This story is over 5 years old.


Retrospective Reviews: Cancer Bats' With "Dead Set on Living"

They went deep on particle physics, too.

Cancer Bats’ 2009 record Bears, Mayors, Scraps & Bones aspired to serve as a catalogue of all the demons and existential sufferings encountered in modern life, as well as an outlet to cast them through. It succeeded too well on the first count, and the second suffered as a result. Lyrically this album was exhausting and disenchanting. It gets to the point where frontman Liam Cormier insists on “Trust No One,” that he’s “not as negative as all this sounds.” But even if you absorbed this without knowing the song’s title, it was still hard to believe him.


Delivered two years ago and promised as a more upbeat follow-up to BMS&B’s seething bleakness, Dead Set on Living proved Cancer Bats could still be a receptacle for forward-thinking heavy music.

“RATS” brings closure to and serves as a fitting epilogue for BMS&B’s unresolved baggage. Its critique of generally awful people sweeping (“Turncoats and dead end friends/ Self-centers and traitors,” “Low-lifers and haters,” etc.), the song lines up its cast of villains on a ledge and shoots them down, satisfied they’ll reach their comeuppance on their own: “There’s a special place in hell for motherfuckers like you,” Cormier screams. “RATS” is more than vicarious sadism, though. Already enjoyable as a fire-breathing shitlist, in a strategic aside, its speaker turns its weapon on itself to declare that no one is safe, “Because it’s us too.” This indiscriminate critique is instantly more intriguing and engaging than the dead-end cynicism that plagues the majority of the preceding album, and it sets the stage for another that can be constructive in its disapproval.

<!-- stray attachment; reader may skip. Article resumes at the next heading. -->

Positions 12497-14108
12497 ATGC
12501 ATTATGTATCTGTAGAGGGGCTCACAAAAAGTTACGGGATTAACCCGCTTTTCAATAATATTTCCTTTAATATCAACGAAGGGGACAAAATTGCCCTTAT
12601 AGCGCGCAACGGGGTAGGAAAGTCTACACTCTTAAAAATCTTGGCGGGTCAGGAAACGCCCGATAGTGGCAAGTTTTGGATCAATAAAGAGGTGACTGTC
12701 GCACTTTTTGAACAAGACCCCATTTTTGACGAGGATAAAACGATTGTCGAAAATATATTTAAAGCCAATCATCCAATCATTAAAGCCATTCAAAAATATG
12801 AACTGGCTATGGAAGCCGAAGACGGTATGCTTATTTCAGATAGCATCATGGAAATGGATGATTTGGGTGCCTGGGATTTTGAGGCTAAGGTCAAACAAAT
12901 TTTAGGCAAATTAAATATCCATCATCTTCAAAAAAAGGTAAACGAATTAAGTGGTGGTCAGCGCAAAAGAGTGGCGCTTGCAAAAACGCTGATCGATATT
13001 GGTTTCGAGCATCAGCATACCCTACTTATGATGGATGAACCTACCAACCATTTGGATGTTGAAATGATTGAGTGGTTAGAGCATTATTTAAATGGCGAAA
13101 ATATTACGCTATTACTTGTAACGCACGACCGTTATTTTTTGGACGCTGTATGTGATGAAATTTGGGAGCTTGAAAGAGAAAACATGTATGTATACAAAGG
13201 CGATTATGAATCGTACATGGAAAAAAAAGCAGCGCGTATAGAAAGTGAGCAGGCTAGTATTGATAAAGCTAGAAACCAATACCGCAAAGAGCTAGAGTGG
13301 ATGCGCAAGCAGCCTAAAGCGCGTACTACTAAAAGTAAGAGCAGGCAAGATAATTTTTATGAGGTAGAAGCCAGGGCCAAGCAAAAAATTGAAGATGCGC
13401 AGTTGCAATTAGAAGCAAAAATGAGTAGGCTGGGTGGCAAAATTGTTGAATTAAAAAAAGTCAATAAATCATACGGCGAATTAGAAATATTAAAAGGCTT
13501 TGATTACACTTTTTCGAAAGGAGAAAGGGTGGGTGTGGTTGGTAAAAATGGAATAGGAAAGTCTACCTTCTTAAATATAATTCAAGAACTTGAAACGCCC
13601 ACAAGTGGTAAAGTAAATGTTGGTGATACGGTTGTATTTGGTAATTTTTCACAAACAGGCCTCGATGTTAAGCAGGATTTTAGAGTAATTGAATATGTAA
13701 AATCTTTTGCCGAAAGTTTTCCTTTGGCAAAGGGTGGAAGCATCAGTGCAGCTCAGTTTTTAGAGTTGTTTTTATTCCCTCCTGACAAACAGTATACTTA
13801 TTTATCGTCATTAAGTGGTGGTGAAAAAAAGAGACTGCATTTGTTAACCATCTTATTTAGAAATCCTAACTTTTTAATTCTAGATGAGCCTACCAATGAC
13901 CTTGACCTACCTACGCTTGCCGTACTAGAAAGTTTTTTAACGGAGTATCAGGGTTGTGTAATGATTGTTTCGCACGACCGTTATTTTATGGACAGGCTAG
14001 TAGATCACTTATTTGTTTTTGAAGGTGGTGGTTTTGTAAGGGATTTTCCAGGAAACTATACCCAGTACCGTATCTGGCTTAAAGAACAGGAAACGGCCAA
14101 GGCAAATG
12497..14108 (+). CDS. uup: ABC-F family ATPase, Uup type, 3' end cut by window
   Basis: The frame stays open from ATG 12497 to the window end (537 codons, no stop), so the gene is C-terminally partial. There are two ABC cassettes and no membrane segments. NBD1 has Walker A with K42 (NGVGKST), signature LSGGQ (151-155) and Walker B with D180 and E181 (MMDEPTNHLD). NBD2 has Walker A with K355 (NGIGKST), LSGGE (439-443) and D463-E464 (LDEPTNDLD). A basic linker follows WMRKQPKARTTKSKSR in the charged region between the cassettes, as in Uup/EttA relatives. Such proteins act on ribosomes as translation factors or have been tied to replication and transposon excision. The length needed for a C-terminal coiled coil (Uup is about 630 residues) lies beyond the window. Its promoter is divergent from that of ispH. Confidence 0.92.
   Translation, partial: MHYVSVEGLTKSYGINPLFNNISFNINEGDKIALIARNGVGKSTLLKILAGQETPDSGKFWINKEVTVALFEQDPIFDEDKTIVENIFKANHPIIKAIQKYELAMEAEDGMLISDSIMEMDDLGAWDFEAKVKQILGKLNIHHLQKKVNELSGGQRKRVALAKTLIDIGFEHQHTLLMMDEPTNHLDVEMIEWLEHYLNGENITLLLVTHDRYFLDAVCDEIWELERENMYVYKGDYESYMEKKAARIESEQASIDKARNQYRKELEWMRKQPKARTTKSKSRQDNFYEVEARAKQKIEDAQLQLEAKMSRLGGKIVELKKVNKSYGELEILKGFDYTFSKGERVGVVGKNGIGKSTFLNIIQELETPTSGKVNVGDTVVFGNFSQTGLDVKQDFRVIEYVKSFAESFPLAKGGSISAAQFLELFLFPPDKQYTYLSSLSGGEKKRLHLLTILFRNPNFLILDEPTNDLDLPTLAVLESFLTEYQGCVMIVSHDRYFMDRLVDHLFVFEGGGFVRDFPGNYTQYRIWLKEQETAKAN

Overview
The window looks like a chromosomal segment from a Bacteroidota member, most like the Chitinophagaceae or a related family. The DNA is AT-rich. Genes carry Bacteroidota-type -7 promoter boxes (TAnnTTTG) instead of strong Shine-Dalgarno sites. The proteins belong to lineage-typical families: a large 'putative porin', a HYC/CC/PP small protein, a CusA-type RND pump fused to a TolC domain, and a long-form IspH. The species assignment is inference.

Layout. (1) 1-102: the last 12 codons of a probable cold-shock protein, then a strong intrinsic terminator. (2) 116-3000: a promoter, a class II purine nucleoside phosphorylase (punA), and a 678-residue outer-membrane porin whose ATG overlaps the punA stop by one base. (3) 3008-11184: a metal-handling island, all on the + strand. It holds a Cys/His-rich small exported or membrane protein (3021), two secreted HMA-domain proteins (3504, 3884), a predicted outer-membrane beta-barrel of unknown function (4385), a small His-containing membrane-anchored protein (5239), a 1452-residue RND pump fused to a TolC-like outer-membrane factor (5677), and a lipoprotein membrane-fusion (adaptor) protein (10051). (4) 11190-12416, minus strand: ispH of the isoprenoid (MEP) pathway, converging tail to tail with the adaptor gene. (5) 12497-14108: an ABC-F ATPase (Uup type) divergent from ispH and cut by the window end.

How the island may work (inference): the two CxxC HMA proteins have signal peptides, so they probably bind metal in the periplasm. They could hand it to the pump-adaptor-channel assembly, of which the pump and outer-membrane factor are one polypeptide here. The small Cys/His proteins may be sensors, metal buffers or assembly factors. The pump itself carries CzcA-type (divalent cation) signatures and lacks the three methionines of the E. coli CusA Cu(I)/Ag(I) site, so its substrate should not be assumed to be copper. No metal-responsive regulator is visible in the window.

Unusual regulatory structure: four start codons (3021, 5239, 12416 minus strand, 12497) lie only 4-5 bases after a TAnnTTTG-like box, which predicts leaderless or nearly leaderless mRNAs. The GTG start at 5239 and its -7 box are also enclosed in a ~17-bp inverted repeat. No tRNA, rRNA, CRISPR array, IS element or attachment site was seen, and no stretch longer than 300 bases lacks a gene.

Death by collective hell fire is a loaded device, and Cormier spends the remainder of the album fleshing out its connotations while piecing together a new morality.

DSOL obsesses over the topic of physical deletion, but the only other place it uses expressly biblical vocabulary to do so is on “Breathe Armageddon.” Biblical allusions are otherwise rich throughout DSOL, but that the lyrics for a song aligning ultimate biblical judgment with the world’s final barbecue take a curious left turn toward discussing something religion has a complicated relationship with – particle physics – is a telling move.